I would say another take away is to choose mindfully. George did a lot of good for a lot of people, and it came at the cost of himself, his family, and his dreams. He gave his personal money (which he did not have) to Violet. He gave his honeymoon away to the community. He lived in a house he hated for his wife. If you look at his life, the only thing that reflected him was his kindness. No wonder he felt like his life wasn’t worth living. It’s not his life.
If George were my client, I would tell him that it’s okay to say no to what doesn’t serve you. It’s okay to say yes to what does. When kindness hurts, it may be more than you can afford to give.
I’d also suggest that he pay attention to the things he said when he was mad. We can dismiss those things and say we didn’t mean it later, but the things we say when we are mad are true to the part of us that said them at the time. That is the part that we don’t listen to because it gets us into trouble. That part is valid too. If George’s truth is that he wants more say in his life, it would probably make him happier to pay attention to that.
Still not getting it? Here are some signs of what codependency looks like. See how many you see in George:
- You have a hard time saying how you feel. This is often a reflection of a belief that “I don’t matter” or “Other people matter more than I do.”
- You put others ahead of you. George was last in his own life. This creates a sense that George didn’t need anything. So, nobody offered him anything until they realized the situation was dire. When you’re too independent and put others first, this is what happens. Me and we work better when they are balanced.
- You need to be liked. Everybody liked George. He did so much for everyone, how could they not? Do you get the feeling that that was his motivation for his kindness? If so, it’s not really kindness. It’s manipulation. He doesn’t give from the kindness of his heart. He gives to get.
- You don’t talk about problems. Uncle Billy was a huge problem that everyone ignored. George’s unhappiness was also ignored. Problems don’t go away just because we pretend they don’t exist.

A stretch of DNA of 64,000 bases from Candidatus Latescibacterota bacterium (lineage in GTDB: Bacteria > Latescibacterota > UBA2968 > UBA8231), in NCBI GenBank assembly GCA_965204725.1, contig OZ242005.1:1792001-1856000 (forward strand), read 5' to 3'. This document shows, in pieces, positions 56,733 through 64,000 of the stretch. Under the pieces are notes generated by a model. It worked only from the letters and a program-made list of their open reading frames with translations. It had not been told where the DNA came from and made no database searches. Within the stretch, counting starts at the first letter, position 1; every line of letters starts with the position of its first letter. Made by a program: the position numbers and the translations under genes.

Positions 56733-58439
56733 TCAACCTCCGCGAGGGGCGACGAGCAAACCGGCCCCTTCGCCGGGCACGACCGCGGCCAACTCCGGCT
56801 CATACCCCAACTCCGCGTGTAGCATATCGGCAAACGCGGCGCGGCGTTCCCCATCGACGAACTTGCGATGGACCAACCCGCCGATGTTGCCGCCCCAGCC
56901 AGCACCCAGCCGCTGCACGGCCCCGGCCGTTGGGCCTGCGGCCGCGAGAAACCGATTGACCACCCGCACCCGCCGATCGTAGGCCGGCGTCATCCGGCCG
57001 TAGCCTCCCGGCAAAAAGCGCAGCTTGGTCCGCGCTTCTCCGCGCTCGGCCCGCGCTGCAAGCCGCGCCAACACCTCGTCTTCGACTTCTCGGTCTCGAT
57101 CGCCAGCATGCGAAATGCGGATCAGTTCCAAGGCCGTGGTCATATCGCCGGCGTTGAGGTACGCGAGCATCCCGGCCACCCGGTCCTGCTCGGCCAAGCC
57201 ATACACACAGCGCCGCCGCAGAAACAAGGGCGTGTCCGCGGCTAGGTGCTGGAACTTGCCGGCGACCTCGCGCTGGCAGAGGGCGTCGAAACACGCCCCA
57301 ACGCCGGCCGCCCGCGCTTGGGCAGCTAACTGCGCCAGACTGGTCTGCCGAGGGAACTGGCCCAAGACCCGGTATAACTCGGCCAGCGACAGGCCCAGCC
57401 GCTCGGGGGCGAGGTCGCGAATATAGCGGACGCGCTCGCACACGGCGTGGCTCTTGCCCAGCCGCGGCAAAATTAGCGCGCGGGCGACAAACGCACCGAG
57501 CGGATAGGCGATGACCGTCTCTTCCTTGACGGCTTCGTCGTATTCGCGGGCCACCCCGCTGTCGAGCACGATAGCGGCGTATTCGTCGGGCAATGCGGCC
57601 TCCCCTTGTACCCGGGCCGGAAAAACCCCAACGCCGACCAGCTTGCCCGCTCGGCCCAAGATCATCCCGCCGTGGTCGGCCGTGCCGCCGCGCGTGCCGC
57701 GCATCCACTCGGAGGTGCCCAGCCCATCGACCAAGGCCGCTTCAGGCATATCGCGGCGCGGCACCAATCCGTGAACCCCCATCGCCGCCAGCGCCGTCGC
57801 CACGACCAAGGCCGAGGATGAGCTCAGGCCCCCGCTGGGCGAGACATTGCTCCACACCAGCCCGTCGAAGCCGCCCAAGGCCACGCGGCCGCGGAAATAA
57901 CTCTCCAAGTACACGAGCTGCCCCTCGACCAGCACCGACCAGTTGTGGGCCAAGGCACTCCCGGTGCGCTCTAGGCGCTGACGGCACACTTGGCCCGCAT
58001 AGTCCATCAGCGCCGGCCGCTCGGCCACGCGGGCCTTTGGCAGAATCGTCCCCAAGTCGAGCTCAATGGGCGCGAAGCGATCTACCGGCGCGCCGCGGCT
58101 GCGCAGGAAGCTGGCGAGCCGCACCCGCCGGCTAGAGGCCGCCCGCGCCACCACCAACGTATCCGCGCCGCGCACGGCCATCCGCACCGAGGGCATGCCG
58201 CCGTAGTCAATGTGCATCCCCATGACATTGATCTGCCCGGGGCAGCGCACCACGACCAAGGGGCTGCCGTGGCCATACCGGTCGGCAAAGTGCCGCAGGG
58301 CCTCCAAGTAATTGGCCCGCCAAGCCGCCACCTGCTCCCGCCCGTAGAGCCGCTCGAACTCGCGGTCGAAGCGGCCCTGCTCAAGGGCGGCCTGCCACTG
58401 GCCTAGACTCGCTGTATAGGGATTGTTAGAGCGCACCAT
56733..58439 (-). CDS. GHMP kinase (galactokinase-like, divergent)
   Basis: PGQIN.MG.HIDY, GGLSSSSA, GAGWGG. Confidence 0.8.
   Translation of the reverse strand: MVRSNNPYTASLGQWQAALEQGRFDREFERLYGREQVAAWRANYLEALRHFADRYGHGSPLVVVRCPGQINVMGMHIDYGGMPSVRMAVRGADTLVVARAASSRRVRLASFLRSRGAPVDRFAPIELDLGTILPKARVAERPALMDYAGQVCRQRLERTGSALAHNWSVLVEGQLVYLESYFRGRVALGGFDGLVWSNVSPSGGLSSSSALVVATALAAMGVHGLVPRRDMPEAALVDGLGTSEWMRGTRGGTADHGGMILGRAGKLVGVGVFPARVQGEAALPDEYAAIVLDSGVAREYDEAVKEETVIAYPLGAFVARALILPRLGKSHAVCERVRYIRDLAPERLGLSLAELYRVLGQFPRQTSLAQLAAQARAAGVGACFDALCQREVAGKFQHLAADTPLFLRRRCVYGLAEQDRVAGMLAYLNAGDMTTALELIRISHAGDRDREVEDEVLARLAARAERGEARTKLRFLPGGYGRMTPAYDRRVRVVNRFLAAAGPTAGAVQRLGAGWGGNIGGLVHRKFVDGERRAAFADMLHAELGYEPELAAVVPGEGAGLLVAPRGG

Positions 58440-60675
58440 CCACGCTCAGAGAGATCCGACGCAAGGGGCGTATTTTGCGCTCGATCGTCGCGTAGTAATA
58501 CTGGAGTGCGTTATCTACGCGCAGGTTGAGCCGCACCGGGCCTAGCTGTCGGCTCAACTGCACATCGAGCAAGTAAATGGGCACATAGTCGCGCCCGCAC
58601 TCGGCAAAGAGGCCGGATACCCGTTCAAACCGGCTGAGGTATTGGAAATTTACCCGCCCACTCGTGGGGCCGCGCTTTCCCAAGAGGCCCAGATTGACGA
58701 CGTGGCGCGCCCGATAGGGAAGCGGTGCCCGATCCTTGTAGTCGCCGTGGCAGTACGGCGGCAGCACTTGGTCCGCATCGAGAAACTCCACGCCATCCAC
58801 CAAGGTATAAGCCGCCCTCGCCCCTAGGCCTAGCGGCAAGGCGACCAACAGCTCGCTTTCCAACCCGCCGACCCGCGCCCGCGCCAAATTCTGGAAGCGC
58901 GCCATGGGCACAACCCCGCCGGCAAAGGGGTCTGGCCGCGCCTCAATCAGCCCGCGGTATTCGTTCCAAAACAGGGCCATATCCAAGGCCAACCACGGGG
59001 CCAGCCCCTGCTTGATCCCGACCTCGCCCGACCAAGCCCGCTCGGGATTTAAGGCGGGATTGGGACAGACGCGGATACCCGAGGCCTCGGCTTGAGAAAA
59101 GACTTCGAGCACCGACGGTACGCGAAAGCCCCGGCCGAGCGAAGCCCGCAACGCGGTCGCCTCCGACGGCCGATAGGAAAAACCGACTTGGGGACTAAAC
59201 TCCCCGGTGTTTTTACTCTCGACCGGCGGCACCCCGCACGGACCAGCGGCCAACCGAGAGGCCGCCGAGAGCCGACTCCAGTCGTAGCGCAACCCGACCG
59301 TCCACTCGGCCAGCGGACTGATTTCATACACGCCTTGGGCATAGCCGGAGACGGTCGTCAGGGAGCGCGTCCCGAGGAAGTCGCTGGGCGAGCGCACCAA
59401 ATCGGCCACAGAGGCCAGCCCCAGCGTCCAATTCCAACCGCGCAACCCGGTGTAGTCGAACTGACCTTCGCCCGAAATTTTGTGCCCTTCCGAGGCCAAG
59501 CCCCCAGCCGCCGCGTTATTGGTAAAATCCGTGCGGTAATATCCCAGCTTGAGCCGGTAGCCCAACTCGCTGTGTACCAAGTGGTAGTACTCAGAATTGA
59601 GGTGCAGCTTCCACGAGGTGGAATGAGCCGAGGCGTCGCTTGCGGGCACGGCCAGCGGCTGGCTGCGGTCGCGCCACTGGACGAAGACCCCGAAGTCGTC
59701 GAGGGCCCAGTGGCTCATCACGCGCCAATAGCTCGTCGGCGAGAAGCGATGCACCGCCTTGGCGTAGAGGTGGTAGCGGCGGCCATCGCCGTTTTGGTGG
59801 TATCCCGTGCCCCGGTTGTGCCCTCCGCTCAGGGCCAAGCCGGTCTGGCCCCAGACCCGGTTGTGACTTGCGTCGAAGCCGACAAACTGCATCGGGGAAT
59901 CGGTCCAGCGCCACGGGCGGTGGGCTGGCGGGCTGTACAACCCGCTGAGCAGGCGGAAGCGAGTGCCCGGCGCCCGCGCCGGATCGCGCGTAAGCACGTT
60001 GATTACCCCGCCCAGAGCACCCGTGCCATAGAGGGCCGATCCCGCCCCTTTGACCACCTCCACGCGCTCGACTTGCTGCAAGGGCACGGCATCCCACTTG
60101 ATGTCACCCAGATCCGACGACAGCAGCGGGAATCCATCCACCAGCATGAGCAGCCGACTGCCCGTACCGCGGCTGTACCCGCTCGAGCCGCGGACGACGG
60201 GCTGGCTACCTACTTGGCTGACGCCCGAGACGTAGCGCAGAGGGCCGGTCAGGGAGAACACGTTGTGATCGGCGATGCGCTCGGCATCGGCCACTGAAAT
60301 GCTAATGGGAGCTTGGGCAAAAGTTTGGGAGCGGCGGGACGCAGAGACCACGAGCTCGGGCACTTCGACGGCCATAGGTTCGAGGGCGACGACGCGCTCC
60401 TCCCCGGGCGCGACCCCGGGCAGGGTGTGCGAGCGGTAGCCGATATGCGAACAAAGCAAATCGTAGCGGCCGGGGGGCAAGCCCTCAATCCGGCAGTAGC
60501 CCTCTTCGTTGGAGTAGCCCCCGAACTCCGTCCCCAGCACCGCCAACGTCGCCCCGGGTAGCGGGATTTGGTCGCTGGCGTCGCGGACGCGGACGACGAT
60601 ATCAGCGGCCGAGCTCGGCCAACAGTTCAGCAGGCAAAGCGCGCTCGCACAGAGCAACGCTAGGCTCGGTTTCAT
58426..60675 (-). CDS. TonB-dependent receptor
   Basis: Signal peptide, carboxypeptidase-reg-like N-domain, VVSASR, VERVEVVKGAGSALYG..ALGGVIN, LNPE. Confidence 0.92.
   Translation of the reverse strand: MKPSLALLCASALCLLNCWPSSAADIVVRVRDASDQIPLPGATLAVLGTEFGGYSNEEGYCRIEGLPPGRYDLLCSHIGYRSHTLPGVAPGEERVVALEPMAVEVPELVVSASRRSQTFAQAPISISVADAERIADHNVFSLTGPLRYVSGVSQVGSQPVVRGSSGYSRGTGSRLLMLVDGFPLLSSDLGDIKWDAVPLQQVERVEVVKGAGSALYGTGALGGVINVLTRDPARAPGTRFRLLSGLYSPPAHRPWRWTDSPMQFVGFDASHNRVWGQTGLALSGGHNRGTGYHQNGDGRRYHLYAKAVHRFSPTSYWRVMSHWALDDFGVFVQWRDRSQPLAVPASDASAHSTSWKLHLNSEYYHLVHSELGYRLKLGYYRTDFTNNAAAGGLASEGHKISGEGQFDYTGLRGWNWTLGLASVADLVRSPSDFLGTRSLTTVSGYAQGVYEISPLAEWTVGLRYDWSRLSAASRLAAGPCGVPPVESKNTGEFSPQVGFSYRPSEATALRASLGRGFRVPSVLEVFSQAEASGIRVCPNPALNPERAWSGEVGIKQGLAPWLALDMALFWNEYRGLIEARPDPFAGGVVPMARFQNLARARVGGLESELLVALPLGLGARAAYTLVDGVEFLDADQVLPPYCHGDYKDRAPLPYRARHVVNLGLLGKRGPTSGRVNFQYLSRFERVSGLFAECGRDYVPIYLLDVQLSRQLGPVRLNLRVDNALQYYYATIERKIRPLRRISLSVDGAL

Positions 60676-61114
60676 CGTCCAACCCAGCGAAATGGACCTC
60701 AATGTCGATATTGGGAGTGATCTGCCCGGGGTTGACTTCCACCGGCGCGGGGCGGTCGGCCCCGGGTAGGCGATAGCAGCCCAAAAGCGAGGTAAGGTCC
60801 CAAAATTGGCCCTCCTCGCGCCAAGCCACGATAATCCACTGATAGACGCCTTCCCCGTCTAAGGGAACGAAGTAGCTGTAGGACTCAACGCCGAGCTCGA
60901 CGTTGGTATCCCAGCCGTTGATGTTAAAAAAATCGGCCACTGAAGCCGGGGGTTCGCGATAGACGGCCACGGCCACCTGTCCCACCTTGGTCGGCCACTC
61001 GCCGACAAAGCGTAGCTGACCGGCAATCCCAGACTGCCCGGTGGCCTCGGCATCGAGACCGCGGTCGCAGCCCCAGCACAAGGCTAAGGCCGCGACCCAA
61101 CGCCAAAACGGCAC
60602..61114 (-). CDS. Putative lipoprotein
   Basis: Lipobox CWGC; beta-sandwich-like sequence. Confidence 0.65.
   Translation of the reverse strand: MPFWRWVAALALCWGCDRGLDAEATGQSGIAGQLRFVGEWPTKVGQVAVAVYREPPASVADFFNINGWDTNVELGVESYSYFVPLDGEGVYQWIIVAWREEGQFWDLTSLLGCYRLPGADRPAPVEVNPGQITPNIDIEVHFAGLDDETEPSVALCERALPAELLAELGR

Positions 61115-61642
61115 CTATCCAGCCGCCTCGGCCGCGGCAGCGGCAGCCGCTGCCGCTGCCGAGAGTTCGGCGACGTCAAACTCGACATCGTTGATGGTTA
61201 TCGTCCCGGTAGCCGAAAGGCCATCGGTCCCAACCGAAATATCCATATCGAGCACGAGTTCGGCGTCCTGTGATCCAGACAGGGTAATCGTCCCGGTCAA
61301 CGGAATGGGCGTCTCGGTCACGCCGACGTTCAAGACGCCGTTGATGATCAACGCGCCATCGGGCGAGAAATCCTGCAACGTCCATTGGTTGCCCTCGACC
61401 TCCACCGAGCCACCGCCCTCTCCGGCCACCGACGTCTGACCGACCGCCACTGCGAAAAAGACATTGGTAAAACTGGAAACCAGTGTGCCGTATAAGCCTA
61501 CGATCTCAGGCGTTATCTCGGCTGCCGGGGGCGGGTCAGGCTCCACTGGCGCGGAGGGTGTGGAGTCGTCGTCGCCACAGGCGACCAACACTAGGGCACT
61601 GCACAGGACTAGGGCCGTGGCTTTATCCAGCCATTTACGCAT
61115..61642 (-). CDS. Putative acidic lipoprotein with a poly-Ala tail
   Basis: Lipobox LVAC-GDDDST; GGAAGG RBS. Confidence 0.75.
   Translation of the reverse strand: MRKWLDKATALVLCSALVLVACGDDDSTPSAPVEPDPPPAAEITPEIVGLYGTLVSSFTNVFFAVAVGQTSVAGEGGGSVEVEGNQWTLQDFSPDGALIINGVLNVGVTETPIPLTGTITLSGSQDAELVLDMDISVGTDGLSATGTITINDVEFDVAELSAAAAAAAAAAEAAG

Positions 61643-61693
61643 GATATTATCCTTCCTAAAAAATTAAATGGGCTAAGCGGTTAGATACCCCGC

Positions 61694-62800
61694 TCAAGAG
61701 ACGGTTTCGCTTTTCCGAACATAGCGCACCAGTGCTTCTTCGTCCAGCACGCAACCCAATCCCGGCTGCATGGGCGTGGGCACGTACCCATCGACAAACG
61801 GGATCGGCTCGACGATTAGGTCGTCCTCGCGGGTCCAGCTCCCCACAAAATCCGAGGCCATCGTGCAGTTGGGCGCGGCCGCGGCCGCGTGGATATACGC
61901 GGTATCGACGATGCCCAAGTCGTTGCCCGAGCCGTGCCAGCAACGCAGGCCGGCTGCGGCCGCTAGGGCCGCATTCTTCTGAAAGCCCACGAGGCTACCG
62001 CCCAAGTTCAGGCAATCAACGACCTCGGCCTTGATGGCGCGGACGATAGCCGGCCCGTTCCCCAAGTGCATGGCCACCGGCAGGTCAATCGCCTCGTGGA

- You have low self esteem. We know that George couldn’t have felt worthy or else his life would look different. He played small in every possible way. Humility and living within your means are honorable. I don’t mean that. He never took a risk, followed a dream, or did anything that he wasn’t “supposed to” do.
- You have undying loyalty. You will go down with the ship and stay in unhealthy situations way too long. George’s brother prospered because he got out. His friend, Sam Wainwright, blossomed when he got out. George wanted to get out. He stayed out of loyalty and obligation.
- You don’t have clear, strong boundaries. This can mean your too soft (like when Violet came to George) or too hard (when George confronted the teacher) or most likely both.
- You have poor communication skills. George didn’t hint, blame, threaten, bribe, stomp around, or sigh to get people to do what he wanted them to do (which are common tactics for people with low self esteem). He didn’t ask for what he wanted either. As a result, he lived in a house and town where he didn’t want to live, ran a business that he didn’t want, and never got to see the world.
- You have a strong desire to fix things or people. Let’s be honest. This is a control maneuver that people with codependency do to take care of their own needs. If other people are safe and okay, they won’t cause you any problems so you can relax.
- They don’t ask for help. Sometimes it’s because they aren’t aware that they need help because they blame others for the situation. Sometimes it’s because of shame. They may also keep to themselves because they feel they don’t deserve help. George didn’t appear to think that there was a problem. So sometimes that can also be the case.
Learning from movies can be a great way to grow. They draw us in so we can relate to the people and situations. Movies keep things at a distance so we have the perspective we need to see things clearly.
If you’re seeing yourself in George Bailey and think that you might be leading a codependent life, maybe it’s time to make a change.